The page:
After conducting these gratitude intervention studies and learning that children and adolescents can indeed become more grateful with deliberate effort, I became interested in gratitude’s effect on youths’ psychological and social well-being, as well as their academic success, via the natural development of gratitude. I therefore led a longitudinal study where we followed about 1,000 adolescents for four years, surveying them at multiple time points. While we found that adolescents who grew in gratitude over these four years were more likely to be happier, have supportive mentors, and develop a sense of meaning and purpose in life, we also found that growing in gratitude helped kids develop character.
Specifically, teens that grew in gratitude over the four years were less likely to visit the principal’s office, bring alcohol or drugs to school, skip school, get suspended from school, and get expelled from school. These teens were also less likely to be antisocial (e.g., hit and tease other kids) and more likely to be prosocial (e.g., help a kid with school work or include an excluded peer in play) four years later (see Figure 3). Further, teens that grew in gratitude also became less antisocial and more prosocial simultaneously throughout the four years. These findings are the first I know of showing that gratitude not only makes kids feel good, but also makes them do good.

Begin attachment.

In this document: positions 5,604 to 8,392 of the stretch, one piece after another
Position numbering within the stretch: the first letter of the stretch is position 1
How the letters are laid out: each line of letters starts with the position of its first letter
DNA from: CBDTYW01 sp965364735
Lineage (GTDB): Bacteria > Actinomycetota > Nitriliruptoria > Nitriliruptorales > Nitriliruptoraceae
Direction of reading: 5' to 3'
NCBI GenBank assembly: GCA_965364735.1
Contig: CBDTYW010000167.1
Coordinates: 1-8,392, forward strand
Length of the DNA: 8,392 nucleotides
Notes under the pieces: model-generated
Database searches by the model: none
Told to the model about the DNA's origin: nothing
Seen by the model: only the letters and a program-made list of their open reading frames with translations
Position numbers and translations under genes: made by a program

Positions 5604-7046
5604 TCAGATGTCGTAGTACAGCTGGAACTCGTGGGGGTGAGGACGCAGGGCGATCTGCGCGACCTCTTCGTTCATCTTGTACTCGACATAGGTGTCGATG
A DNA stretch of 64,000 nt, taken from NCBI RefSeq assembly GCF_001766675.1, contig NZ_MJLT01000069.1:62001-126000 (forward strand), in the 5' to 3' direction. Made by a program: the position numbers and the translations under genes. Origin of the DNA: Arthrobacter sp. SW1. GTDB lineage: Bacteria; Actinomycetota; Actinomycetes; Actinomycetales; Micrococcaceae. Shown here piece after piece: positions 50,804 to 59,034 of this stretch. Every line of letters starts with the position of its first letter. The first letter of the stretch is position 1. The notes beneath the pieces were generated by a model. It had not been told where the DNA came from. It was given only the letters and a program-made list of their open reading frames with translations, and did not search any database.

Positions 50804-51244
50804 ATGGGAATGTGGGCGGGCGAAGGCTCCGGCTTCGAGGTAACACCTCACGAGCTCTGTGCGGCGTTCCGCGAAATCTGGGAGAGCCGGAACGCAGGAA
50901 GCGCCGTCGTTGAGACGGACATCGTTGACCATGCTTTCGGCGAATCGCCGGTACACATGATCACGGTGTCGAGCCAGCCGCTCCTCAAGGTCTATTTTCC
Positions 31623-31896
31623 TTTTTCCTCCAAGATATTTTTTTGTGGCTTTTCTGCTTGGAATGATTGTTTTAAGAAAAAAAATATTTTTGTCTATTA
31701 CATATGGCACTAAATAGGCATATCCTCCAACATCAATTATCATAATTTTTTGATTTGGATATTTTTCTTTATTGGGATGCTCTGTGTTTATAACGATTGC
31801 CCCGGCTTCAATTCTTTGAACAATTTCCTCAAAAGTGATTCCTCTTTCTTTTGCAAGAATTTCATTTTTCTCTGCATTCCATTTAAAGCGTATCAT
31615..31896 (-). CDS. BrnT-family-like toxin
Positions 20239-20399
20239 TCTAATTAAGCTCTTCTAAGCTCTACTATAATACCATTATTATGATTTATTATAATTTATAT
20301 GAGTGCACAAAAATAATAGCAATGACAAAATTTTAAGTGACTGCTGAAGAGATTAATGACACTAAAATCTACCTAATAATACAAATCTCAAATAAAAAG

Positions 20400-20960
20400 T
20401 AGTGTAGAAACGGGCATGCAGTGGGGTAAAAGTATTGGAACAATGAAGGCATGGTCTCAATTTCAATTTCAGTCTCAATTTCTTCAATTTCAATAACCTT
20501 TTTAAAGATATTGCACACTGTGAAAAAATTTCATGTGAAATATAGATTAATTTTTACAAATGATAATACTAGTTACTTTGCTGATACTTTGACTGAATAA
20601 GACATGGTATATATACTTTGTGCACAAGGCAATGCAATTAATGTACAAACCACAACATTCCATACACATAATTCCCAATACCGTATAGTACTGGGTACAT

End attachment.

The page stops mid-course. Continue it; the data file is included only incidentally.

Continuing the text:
Seeing gratitude’s beneficial effect on the children and adolescents I work with inspired me to want to create a national dialogue about gratitude in youth. After accumulating a large amount of empirical evidence solidly supporting gratitude’s role in positive youth development, I decided that the next step was for me to write a trade book intended for public consumption, yet steeped enough in science to please even the most hard-nosed empiricist. In March 2014 my book Making Grateful Kids: The Science of Building Character (Templeton Press) was released. This book provides parents, teachers, and any adult who works with youth with 32 scientifically supported practical strategies for making kids grateful that can be used in daily interactions. Following these strategies, and with patience and persistence, we can significantly influence the children in our own personal worlds, and, if we do, that will influence programs, clubs, schools, and other institutions in the community too. So I ask you to accept my challenge, and dedicate yourself to helping a child become more grateful. Our society needs this more than ever. Now’s the time.